Microsoft yesterday released Security Advisory 3046015 which confirmed that vulnerability in Schannel (FREAK security bug) could allow security feature bypass in Windows. The vulnerability could allow a man-in-the-middle (MiTM) attacker to force the downgrading of the cipher used in an SSL/TLS connection on a Windows client system to weaker individual ciphers that are disabled but part of a cipher suite that is enabled.
Microsoft is aware of a security feature bypass vulnerability in Secure Channel (Schannel) that affects all supported releases of Microsoft Windows. Our investigation has verified that the vulnerability could allow an attacker to force the downgrading of the cipher suites used in an SSL/TLS connection on a Windows client system. The vulnerability facilitates exploitation of the publicly disclosed FREAK technique, which is an industry-wide issue that is not specific to Windows operating systems. When this security advisory was originally released, Microsoft had not received any information to indicate that this issue had been publicly used to attack customers.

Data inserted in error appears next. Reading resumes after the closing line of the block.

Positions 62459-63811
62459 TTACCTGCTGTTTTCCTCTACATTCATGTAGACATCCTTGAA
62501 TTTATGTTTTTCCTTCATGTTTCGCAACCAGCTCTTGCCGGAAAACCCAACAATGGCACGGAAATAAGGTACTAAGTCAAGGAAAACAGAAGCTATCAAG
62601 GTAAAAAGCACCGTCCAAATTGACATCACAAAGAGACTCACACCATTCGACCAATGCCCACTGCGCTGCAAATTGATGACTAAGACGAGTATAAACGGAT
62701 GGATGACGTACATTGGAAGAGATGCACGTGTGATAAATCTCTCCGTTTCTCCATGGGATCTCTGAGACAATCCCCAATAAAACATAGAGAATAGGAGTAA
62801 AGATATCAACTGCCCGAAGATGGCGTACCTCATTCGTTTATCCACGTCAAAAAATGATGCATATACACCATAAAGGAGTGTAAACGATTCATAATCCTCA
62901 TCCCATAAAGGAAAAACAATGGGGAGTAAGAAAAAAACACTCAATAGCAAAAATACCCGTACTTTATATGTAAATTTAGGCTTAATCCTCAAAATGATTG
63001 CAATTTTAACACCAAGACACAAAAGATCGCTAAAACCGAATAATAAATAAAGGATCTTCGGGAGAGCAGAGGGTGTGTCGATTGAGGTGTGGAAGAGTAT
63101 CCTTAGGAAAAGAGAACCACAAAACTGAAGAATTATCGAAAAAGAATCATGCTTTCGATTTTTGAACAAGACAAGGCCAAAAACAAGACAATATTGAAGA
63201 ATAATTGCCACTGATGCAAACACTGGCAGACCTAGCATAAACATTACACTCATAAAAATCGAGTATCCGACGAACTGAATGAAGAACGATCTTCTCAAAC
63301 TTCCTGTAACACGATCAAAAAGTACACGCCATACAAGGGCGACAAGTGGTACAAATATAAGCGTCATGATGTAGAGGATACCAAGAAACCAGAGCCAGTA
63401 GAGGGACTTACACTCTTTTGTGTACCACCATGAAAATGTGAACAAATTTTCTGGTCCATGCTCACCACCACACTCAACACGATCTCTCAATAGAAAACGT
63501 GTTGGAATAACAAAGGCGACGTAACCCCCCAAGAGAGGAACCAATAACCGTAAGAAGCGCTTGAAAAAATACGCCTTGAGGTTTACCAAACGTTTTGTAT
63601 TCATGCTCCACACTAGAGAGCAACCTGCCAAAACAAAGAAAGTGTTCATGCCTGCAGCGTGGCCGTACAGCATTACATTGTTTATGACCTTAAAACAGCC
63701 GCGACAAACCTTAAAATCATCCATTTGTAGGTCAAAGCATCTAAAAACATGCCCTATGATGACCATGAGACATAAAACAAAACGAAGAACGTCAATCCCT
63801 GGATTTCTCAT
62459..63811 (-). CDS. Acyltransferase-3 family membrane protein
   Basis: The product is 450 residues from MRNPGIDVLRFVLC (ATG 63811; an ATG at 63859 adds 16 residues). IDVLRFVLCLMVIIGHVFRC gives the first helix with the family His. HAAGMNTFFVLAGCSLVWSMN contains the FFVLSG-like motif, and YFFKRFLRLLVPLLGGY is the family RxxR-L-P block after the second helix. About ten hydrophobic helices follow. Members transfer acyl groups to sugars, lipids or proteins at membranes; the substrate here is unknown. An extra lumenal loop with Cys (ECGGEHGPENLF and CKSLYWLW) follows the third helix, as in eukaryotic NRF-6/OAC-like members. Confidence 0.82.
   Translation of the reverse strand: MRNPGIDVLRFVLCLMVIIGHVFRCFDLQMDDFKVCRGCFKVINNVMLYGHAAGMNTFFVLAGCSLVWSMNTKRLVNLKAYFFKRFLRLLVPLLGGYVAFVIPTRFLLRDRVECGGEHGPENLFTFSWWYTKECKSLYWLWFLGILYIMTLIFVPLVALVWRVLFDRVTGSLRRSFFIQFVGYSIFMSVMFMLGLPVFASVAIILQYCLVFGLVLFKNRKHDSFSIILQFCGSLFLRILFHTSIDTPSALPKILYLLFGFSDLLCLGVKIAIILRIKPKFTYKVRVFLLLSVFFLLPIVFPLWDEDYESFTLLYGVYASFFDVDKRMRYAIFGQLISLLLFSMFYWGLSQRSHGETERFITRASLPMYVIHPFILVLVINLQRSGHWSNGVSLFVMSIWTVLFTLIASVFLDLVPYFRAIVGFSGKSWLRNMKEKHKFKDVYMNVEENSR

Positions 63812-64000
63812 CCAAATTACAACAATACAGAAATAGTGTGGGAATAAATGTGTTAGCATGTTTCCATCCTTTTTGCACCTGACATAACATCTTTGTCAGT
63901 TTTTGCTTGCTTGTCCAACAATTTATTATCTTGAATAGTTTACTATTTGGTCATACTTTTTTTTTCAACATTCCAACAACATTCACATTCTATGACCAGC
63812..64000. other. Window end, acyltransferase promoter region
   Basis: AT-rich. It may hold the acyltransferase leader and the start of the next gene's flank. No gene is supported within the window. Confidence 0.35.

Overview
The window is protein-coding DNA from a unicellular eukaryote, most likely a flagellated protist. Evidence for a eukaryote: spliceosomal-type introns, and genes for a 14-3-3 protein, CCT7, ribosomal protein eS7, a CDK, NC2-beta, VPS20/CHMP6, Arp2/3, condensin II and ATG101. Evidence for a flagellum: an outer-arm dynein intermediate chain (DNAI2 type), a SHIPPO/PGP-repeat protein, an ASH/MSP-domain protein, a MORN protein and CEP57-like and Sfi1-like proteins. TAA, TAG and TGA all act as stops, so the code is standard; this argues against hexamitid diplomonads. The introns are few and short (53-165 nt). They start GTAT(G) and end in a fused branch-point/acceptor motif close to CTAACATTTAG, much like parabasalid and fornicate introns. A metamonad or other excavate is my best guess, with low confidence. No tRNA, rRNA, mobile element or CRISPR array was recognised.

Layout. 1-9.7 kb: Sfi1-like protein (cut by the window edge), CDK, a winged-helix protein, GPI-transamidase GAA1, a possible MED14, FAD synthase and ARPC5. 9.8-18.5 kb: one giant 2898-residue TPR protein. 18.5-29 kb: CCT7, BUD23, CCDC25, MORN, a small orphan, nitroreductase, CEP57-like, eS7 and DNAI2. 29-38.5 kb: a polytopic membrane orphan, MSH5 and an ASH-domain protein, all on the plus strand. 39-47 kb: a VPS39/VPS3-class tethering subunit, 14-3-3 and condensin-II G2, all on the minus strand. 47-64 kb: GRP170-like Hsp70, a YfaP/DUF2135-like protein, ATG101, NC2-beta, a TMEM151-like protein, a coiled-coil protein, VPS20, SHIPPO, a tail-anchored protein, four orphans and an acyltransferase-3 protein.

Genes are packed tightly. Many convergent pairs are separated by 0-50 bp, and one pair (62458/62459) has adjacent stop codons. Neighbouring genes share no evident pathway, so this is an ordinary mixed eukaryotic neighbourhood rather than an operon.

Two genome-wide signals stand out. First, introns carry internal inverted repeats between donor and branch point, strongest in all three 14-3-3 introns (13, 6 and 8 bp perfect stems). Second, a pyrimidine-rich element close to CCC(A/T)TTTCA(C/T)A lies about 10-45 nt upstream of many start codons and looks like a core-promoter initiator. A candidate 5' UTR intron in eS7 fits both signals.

We are actively working with partners in our Microsoft Active Protections Program (MAPP) to provide information that they can use to provide broader protections to customers.
Upon completion of this investigation, Microsoft will take the appropriate action to help protect customers. This may include providing a security update through our monthly release process or providing an out-of-cycle security update, depending on customer needs.
How could an attacker exploit the vulnerability?
In an MiTM attack, an attacker could downgrade an encrypted SSL/TLS session and force client systems to use a weaker RSA export cipher. The attacker could then intercept and decrypt this traffic.
What might an attacker use this vulnerability to do?
An attacker who successfully exploited this vulnerability could facilitate man-in-the-middle attacks that could decrypt encrypted traffic.
What causes the vulnerability?
The vulnerability is caused by an issue in TLS state machine in Schannel.
Microsoft has provided a workaround in which you can disable the RSA key exchange ciphers in Windows Vista and later systems by modifying the SSL Cipher Suite order in the Group Policy Object Editor.